skip navigation

PUBLICATIONS

Register for Latest Research

Stay Informed
Register with NCJRS to receive NCJRS's biweekly e-newsletter JUSTINFO and additional periodic emails from NCJRS and the NCJRS federal sponsors that highlight the latest research published or sponsored by the Office of Justice Programs.

NCJRS Abstract

The document referenced below is part of the NCJRS Virtual Library collection. To conduct further searches of the collection, visit the Virtual Library. See the Obtain Documents page for direction on how to access resources online, via mail, through interlibrary loans, or in a local library.

 

NCJ Number: 235780 Find in a Library
Title: Simplified Field Preservation of Tissues for Subsequent DNA Analyses
Journal: Journal of Forensic Sciences  Volume:56  Issue:4  Dated:July 2011  Pages:846-852
Author(s): Corinne L. Michaud, M.S.; David R. Foran, Ph.D.
Date Published: July 2011
Page Count: 7
Publisher: http://www.wiley.com 
Type: Report (Study/Research) ; Test/Measurement
Format: Article
Language: English
Country: United States of America
Annotation: Successful DNA-based identification of mass disaster victims depends on acquiring tissues that are not highly degraded. In this study, multiple protocols for field preservation of tissues for later DNA analysis were tested.
Abstract: Skin and muscle samples were collected from decaying pig carcasses. Tissues were preserved using cold storage, desiccation, or room temperature storage in preservative solutions for up to 6 months. DNA quality was assessed through amplification of successively larger segments of nuclear DNA. Solution-based storage, including a DMSO/NaCl/EDTA mixture, alcohols, and RNAlater preserved DNA of the highest quality, refrigeration was intermediate, and desiccation was least effective. Tissue type and extent of decomposition significantly affected stored DNA quality. Overall, the results indicate that any tissue preservation attempt is far superior to delaying or forgoing preservation efforts, and that simple, inexpensive methods can be highly effective in preserving DNA, thus should be initiated as quickly as possible. (Published Abstract)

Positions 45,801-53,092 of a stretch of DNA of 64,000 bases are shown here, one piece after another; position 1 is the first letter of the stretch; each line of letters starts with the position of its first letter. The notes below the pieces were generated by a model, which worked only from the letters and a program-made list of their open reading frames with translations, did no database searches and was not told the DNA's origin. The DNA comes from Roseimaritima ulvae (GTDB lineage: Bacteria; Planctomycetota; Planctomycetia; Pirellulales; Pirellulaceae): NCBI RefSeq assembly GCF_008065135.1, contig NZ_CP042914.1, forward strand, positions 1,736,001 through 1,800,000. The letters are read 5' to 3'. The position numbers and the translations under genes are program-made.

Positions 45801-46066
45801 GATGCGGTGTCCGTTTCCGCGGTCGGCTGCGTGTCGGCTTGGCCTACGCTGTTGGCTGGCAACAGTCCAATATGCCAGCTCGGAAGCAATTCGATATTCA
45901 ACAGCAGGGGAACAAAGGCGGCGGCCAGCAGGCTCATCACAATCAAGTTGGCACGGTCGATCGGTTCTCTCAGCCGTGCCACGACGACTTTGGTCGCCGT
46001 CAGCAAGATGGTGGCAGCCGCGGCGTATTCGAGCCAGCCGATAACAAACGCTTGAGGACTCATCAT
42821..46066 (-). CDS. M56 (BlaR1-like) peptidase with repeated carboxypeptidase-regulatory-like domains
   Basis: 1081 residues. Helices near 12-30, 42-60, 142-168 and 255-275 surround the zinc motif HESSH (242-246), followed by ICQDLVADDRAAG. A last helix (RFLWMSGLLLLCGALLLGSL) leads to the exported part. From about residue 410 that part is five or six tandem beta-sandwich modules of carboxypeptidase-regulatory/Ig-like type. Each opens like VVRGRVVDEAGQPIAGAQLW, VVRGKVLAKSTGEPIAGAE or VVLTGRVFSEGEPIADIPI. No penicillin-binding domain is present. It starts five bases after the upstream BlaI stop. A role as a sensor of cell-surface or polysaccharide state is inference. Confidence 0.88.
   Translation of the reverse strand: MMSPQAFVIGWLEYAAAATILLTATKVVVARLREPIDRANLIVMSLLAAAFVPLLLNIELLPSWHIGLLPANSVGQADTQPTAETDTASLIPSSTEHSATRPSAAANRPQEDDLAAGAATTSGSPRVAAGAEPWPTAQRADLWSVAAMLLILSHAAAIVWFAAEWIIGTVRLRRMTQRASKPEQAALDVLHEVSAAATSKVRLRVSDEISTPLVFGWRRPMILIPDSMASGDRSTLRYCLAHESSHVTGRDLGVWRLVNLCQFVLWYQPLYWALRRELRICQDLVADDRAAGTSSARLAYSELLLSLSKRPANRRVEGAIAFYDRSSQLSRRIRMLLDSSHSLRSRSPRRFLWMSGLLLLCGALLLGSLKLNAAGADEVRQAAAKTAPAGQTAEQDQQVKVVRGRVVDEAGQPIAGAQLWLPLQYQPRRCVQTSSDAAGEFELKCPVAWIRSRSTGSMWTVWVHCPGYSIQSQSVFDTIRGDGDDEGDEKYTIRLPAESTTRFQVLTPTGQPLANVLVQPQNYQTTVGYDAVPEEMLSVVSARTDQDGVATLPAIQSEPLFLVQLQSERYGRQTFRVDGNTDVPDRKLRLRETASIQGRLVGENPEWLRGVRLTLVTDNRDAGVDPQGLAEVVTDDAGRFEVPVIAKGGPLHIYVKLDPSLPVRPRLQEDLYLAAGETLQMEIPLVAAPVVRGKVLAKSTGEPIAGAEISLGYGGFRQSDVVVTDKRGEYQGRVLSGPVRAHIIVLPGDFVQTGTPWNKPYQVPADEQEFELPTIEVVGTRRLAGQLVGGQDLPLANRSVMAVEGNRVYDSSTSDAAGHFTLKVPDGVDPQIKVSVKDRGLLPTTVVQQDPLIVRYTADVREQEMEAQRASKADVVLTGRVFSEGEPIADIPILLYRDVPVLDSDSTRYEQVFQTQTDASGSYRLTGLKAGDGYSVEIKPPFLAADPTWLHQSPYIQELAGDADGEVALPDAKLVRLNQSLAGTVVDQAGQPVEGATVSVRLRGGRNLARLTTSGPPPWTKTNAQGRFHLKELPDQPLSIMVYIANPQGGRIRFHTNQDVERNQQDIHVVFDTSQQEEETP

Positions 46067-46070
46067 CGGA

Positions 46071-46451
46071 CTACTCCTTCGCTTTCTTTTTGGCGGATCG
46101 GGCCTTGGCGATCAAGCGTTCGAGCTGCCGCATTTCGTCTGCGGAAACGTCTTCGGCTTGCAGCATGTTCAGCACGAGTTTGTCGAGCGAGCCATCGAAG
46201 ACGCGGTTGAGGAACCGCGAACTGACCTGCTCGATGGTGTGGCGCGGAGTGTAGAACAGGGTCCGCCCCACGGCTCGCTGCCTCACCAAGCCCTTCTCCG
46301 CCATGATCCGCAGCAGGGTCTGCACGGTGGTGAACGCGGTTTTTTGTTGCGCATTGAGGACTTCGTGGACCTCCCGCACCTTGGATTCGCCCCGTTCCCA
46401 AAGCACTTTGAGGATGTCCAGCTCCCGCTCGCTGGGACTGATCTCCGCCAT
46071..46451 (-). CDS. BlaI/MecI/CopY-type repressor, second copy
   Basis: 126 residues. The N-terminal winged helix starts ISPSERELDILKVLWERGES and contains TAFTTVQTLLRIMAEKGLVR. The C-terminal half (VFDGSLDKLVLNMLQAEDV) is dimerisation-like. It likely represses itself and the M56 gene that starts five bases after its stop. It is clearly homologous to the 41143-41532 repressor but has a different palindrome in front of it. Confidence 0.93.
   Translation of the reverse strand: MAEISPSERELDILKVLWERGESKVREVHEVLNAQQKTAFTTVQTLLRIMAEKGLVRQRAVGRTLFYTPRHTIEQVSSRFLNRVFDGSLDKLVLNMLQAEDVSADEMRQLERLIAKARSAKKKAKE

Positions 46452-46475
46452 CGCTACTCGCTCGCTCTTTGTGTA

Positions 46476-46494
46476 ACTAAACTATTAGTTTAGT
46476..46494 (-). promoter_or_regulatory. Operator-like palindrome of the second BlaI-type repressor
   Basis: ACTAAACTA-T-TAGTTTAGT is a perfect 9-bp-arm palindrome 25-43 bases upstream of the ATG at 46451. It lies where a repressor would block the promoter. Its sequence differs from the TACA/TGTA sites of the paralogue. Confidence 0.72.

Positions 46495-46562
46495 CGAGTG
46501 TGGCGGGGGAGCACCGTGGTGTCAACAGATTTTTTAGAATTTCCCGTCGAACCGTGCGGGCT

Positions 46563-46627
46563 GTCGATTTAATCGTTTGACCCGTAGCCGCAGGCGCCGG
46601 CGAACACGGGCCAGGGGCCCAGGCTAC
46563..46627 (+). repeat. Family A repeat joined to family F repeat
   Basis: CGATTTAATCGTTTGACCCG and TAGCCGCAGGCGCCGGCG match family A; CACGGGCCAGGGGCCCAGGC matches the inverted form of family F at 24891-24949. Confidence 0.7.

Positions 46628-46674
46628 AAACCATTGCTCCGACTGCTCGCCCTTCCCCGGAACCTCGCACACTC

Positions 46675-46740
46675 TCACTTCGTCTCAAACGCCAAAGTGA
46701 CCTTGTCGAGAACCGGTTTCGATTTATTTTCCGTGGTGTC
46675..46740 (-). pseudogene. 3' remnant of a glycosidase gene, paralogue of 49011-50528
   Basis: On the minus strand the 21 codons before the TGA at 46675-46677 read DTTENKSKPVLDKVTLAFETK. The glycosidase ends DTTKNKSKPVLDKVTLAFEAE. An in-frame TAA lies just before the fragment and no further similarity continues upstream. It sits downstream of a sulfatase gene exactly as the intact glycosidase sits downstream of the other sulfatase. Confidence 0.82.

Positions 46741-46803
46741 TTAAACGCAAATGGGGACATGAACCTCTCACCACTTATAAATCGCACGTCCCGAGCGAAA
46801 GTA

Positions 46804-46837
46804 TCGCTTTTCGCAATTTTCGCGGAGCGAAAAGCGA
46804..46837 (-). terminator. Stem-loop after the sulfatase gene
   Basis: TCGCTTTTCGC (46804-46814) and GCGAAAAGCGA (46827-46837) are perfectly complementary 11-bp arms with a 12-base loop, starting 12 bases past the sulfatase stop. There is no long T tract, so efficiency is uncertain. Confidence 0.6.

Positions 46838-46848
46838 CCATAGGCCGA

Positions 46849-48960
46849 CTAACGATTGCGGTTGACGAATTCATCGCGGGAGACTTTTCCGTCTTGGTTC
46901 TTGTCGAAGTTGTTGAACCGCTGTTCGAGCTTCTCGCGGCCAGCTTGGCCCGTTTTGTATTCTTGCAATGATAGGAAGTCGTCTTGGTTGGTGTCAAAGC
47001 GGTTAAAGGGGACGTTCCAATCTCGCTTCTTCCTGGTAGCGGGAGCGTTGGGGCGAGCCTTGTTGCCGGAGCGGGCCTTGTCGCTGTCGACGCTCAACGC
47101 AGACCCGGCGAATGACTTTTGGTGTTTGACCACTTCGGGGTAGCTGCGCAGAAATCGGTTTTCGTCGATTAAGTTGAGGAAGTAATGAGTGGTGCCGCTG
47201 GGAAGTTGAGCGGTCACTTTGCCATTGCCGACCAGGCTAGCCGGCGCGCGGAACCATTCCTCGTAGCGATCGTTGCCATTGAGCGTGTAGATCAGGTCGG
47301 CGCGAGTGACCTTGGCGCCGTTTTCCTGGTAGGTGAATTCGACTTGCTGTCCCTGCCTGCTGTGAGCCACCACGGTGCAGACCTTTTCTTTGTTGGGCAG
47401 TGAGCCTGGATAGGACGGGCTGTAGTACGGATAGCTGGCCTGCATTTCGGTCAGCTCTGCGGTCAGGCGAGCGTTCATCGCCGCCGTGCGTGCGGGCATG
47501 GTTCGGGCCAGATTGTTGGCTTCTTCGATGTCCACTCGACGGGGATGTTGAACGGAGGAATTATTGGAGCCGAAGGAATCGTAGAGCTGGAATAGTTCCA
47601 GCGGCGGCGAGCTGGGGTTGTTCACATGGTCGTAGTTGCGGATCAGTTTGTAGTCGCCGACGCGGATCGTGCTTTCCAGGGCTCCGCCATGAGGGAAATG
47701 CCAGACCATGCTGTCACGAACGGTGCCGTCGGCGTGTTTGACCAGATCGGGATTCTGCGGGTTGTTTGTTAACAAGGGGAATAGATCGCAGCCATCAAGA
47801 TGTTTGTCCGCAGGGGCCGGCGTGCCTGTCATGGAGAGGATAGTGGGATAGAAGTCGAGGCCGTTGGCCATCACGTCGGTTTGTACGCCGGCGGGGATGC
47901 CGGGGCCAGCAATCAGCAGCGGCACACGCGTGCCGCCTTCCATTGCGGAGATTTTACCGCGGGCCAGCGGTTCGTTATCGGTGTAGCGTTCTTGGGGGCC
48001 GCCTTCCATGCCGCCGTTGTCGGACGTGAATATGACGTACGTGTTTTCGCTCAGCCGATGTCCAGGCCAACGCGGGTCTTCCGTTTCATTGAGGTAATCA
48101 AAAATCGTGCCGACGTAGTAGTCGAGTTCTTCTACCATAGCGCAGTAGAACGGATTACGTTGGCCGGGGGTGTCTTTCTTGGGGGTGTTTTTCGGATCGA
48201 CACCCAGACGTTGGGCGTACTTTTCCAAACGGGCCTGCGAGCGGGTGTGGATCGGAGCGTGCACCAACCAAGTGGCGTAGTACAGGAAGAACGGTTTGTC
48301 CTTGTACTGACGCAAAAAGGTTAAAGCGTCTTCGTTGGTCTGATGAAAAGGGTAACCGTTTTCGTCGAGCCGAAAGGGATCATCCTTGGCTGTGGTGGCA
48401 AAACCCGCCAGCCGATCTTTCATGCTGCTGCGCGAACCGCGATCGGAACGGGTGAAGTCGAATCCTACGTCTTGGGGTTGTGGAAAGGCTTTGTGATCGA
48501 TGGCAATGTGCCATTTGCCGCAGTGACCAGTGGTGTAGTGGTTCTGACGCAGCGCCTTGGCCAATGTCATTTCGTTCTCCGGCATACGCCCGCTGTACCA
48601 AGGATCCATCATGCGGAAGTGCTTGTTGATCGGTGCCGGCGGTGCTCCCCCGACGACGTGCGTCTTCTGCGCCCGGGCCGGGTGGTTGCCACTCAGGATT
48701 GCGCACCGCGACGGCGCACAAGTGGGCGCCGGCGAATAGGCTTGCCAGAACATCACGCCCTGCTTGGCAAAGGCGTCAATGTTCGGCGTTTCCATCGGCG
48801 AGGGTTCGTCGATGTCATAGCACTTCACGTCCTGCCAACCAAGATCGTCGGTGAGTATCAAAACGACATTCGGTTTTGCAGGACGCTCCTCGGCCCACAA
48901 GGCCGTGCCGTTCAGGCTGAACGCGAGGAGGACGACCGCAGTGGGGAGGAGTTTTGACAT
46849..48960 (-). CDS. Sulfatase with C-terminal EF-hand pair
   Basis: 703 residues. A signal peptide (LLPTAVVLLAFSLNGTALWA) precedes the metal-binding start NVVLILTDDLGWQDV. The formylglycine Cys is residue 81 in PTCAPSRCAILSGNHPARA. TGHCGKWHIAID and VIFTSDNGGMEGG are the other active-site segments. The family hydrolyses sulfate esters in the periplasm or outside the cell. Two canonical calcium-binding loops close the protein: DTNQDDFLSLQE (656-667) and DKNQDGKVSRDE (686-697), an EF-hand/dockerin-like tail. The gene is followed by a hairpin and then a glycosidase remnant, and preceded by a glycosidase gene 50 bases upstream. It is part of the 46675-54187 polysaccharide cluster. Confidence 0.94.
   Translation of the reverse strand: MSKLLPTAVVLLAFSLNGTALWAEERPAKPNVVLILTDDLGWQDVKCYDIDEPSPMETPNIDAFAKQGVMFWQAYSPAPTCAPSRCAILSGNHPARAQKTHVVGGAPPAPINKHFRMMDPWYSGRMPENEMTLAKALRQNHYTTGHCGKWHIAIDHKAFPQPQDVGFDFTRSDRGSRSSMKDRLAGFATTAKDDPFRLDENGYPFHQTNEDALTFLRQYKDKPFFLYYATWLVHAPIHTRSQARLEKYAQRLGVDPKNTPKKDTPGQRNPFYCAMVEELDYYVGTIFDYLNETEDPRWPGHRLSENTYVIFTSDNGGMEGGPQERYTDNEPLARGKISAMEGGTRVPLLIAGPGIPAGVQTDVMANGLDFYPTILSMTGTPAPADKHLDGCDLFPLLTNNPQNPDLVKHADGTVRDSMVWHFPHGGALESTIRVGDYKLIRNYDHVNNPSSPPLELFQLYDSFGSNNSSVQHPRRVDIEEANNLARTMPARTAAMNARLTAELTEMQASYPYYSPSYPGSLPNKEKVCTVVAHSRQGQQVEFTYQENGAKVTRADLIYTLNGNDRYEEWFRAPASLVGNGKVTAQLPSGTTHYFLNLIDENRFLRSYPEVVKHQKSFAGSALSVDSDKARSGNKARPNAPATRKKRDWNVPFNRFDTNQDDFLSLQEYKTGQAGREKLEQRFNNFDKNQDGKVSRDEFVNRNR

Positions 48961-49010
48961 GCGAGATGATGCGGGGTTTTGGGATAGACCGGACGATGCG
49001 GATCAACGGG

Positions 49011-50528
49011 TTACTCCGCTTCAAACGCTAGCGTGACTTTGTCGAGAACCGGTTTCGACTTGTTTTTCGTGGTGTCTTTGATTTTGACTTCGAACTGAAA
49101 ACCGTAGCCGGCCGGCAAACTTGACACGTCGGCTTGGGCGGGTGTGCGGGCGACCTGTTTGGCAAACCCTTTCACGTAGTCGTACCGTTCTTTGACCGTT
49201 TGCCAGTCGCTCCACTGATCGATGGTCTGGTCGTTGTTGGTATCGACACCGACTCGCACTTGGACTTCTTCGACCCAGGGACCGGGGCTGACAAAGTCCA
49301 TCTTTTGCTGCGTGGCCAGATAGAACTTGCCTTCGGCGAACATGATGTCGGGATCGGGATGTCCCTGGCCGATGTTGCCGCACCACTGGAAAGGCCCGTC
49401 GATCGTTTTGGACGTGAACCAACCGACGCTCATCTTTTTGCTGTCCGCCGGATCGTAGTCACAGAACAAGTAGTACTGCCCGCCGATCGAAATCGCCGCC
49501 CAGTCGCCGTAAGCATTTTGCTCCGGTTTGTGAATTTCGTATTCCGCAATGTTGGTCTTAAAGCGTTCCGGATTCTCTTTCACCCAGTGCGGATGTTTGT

Main Term(s): Criminology
Index Term(s): Disaster procedures; DNA fingerprinting; Evidence preservation; Forensic sciences; Investigative techniques; Victim identification
Note: Presented at the 58th Annual Meeting of the American Academy of Forensic Sciences, February 20-25, 2006, in Seattle, WA.
To cite this abstract, use the following link:
http://www.ncjrs.gov/App/publications/abstract.aspx?ID=257767

*A link to the full-text document is provided whenever possible. For documents not available online, a link to the publisher's website is provided. Tell us how you use the NCJRS Library and Abstracts Database - send us your feedback.